Simon said, “Sam, I don’t see how you could hit that deer without using your sights.”
His reply was, “Why do you have to have sights? You don’t use sights on your finger when you want to point at something do you? When Sam died several years later, he admitted that he was the man who had “dry-gulched” three cattle men during the Lincoln County War as a hired gun for the sheep interests. He had to produce his victim’s ears in order to get his pay, which was $50 per pair of ears.

He said, “there was only one man that really bothered me. He was still alive when I walked up to get his ears and he recognized me and said, ‘For God Sakes, Sam, don’t shoot me again.’ I had to go away and wait until he died to come back and get his ears.” Simon and Roy were not aware of what a nice fellow their trapping partner was at the time.

About 1907 Simon went to work as a forest ranger after working as a ranch hand; breaking horses for Buffalo Bill at his TE Ranch. He found his new job interesting and rewarding.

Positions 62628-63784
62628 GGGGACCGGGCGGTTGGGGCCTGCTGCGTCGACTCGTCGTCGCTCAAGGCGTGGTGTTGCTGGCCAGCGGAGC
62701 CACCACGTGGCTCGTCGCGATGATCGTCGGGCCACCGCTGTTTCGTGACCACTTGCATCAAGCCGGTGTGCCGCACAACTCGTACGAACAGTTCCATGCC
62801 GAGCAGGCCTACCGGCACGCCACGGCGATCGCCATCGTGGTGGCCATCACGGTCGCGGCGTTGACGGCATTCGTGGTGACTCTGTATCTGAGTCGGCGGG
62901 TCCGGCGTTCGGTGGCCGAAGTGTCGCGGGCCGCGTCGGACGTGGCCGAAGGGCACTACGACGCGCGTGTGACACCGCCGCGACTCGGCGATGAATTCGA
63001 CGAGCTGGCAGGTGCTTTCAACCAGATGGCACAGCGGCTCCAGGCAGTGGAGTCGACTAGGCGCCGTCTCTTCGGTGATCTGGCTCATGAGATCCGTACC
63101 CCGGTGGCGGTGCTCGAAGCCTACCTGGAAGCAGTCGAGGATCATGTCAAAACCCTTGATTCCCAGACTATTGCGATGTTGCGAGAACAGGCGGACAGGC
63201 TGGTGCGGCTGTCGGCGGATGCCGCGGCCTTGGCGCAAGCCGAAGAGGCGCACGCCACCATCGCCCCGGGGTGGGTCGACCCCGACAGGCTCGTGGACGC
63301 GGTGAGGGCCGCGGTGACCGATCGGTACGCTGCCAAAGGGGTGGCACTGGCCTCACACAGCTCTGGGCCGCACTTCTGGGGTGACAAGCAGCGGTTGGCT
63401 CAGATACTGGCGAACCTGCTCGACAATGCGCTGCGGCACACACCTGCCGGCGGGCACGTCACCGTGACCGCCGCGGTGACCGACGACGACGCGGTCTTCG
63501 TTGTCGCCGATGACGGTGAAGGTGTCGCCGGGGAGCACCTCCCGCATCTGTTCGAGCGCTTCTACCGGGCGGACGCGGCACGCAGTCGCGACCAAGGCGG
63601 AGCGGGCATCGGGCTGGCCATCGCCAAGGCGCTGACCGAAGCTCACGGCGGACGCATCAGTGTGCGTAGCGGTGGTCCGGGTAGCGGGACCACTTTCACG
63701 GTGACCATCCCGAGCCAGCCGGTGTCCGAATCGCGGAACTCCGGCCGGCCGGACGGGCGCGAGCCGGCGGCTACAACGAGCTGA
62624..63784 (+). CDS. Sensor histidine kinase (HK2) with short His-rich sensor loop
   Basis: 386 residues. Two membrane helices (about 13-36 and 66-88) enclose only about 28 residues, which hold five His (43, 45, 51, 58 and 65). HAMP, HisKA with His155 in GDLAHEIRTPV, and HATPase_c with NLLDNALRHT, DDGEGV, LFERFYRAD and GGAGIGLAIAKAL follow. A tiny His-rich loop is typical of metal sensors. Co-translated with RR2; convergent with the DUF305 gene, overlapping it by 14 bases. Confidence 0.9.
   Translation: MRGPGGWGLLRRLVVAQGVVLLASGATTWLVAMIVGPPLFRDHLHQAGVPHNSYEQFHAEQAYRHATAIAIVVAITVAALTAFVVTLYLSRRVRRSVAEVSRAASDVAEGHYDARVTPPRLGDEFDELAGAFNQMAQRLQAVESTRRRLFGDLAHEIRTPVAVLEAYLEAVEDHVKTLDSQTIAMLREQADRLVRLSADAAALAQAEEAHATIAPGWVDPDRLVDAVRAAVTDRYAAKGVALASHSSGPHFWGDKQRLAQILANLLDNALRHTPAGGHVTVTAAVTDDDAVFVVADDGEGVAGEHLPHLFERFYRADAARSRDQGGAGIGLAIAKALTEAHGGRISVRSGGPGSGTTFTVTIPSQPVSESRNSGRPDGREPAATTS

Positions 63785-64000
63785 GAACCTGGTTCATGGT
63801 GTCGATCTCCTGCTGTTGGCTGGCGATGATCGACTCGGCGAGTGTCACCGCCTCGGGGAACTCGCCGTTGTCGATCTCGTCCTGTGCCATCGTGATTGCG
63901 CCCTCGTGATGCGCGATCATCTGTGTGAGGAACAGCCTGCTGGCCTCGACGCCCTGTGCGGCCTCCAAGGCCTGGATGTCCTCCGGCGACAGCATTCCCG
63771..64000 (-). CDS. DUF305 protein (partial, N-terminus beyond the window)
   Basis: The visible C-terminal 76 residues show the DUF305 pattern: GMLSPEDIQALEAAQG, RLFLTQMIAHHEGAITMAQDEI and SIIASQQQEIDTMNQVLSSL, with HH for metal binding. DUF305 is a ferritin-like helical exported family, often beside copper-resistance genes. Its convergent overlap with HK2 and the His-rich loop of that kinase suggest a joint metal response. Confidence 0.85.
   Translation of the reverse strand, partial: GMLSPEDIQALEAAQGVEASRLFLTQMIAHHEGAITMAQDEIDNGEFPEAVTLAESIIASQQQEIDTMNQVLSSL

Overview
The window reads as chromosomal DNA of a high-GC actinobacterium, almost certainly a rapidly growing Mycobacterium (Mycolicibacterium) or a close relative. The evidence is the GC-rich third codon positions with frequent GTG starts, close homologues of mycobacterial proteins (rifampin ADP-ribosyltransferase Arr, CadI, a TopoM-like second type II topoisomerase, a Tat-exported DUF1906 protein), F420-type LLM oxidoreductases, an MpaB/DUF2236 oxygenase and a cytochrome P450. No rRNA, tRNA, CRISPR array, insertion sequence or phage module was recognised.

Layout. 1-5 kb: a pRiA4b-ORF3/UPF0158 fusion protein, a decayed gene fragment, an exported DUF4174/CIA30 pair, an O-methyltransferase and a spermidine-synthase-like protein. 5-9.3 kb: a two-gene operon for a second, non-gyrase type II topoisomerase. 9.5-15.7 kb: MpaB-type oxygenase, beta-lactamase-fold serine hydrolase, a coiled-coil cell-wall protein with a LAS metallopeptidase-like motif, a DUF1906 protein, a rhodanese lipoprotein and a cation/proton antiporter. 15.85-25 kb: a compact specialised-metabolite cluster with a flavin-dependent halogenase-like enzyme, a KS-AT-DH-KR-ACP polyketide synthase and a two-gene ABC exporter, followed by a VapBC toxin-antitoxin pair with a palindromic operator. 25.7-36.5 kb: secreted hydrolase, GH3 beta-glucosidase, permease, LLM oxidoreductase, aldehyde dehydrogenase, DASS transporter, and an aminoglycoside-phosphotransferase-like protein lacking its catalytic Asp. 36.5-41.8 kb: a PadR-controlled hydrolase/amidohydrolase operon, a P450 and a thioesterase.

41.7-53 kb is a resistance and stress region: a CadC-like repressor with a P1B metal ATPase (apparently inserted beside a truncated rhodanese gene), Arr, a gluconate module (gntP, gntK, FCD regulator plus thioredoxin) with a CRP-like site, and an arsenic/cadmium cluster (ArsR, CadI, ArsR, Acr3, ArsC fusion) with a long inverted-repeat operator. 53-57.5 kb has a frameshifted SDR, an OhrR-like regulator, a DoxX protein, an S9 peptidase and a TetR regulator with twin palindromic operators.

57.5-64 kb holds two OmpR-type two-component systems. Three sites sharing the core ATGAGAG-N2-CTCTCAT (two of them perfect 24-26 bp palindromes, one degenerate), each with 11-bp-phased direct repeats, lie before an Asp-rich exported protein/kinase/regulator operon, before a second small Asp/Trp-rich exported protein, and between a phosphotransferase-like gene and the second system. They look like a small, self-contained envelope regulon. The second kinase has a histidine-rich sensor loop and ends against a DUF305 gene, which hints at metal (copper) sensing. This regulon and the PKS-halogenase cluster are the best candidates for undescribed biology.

His work took him far afield from the Ranger Station on the upper South Fork. In his travels he heard about a new schoolmarm who had come from North Dakota to teach at the new Marquette school at Ishawooa.

It wasn’t hard for him to find an excuse to visit the school in an official capacity and he was immediately impressed by the brunette beauty, Ora Pettys. However, brunette beauties were not abundant in the community in those days, and Simon was not the only suitor. Also, he was working under somewhat of a handicap since the ranch home where Ora was rooming was thirty miles by horseback from his home base, and the new town of Cody where his opposition lived, was somewhat nearer.

Simon was soon extremely knowledgeable about the country between Marquette Creek and the Ranger Station at Hunter Creek, especially at night, because there were few Monday mornings that Simon did not arrive at the station just in time to change horses and go about his business of being a Ranger. He married Ora Pettys in June of 1908 and took her home to his cabin on the South Fork.